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Complementarity of Trade and FDI Liberalization in Industrial Growth: Lessons from Sri Lanka

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  • Prema-chandra Athukorala

    ()

  • Sisira Jayasuriya

    ()

Abstract

This paper examines industrialisation experience in Sri Lanka following the market-oriented policy reforms initiated in 1977, with emphasis on the complementarity of trade and foreign direct investment (FDI) policies in shaping the reform outcome. It is found that the reforms helped to transform a primary product exporting economy into one in which manufactures dominate exports. Improved performance of domestic manufacturing through greater export orientation saw improvement in output and total factor productivity growth, and employment generation. The Sri Lankan experience highlights the complementary role of investment liberalisation for exploiting the potential gains from trade liberalisation. This industrialisation outcome is particularly impressive given that it occurred during a period of persistent civil strife and macroeconomic instability.

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File URL: https://crawford.anu.edu.au/acde/asarc/pdf/papers/2004/WP2004_10.pdf
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Bibliographic Info

Paper provided by The Australian National University, Australia South Asia Research Centre in its series ASARC Working Papers with number 2004-10.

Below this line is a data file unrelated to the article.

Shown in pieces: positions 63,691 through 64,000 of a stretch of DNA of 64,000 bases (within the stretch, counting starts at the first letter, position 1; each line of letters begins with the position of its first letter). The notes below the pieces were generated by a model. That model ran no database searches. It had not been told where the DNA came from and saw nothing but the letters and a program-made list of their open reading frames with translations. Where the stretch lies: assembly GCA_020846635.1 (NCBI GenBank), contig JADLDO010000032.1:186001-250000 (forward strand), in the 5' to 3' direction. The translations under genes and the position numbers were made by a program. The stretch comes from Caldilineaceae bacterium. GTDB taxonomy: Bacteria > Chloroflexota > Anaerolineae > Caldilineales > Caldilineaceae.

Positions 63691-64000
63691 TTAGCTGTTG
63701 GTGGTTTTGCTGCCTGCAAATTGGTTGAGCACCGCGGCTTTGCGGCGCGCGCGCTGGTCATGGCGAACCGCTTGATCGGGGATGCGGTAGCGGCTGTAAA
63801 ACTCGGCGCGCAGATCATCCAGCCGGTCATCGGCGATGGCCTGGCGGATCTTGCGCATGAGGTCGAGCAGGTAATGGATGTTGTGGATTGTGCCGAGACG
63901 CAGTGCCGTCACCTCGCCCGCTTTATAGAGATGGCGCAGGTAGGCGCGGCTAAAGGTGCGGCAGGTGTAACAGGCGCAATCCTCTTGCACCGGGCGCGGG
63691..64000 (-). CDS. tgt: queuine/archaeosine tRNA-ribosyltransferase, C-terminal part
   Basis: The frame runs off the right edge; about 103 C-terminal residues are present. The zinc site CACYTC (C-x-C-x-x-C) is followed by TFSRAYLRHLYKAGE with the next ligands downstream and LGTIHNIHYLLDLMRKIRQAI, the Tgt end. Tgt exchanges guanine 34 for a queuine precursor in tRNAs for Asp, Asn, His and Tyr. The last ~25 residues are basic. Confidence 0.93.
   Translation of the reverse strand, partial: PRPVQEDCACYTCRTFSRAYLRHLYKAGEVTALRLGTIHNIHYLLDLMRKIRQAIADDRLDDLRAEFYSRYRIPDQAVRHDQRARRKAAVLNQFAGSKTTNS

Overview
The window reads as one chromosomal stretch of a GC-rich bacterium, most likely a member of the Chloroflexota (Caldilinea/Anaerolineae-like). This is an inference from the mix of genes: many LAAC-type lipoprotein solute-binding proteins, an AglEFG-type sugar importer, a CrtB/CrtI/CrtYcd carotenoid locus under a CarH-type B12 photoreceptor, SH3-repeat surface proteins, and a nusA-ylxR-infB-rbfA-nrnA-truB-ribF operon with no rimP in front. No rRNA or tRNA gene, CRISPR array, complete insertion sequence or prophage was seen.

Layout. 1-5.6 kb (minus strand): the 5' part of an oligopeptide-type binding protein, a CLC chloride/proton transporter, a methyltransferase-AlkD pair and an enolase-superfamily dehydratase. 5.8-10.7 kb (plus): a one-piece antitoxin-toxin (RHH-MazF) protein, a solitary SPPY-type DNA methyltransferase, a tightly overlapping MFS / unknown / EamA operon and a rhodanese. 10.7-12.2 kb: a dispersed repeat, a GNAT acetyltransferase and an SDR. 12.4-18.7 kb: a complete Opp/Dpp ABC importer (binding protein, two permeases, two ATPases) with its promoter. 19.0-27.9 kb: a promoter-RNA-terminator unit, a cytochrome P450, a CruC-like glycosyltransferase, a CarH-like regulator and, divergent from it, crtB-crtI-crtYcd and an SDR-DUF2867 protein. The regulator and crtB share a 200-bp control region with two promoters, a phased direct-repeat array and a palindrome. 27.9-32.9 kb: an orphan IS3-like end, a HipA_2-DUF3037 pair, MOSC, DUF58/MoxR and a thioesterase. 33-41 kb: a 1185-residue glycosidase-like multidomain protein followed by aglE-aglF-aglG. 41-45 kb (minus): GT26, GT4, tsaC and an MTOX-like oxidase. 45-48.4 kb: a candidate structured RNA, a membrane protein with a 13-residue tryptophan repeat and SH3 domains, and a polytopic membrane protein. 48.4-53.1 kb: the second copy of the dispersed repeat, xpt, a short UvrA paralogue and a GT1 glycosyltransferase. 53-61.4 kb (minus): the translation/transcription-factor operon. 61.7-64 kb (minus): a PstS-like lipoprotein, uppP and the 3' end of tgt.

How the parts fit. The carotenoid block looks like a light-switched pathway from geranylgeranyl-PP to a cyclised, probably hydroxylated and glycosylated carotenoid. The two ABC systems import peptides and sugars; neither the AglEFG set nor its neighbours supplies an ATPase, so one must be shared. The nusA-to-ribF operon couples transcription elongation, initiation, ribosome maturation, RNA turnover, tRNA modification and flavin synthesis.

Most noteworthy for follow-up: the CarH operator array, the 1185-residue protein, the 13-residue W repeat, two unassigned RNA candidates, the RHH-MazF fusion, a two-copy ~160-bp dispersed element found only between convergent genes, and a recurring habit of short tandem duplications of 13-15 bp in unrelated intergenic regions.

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Length: 29
Date of creation: 2004
Date of revision:
Handle: RePEc:pas:asarcc:2004-10

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  1. Harberger, Arnold C., 1996. "Reflections on economic growth in Asia and the Pacific," Journal of Asian Economics, Elsevier, vol. 7(3), pages 365-392.
  2. Nayyar, Deepak, 1978. "Transnational Corporations and Manufactured Exports from Poor Countries," Economic Journal, Royal Economic Society, vol. 88(349), pages 59-84, March.
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Cited by:
  1. Garry Pursell & F.M. Ziaul Ahsan, 2011. "Sri Lanka's Trade Policies: Back to Protectionism," ASARC Working Papers 2011-03, The Australian National University, Australia South Asia Research Centre.
  2. Kaminski, Bartlomiej & Ng, Francis, 2013. "Increase in protectionism and its impact on Sri Lanka's performance in global markets," Policy Research Working Paper Series 6512, The World Bank.

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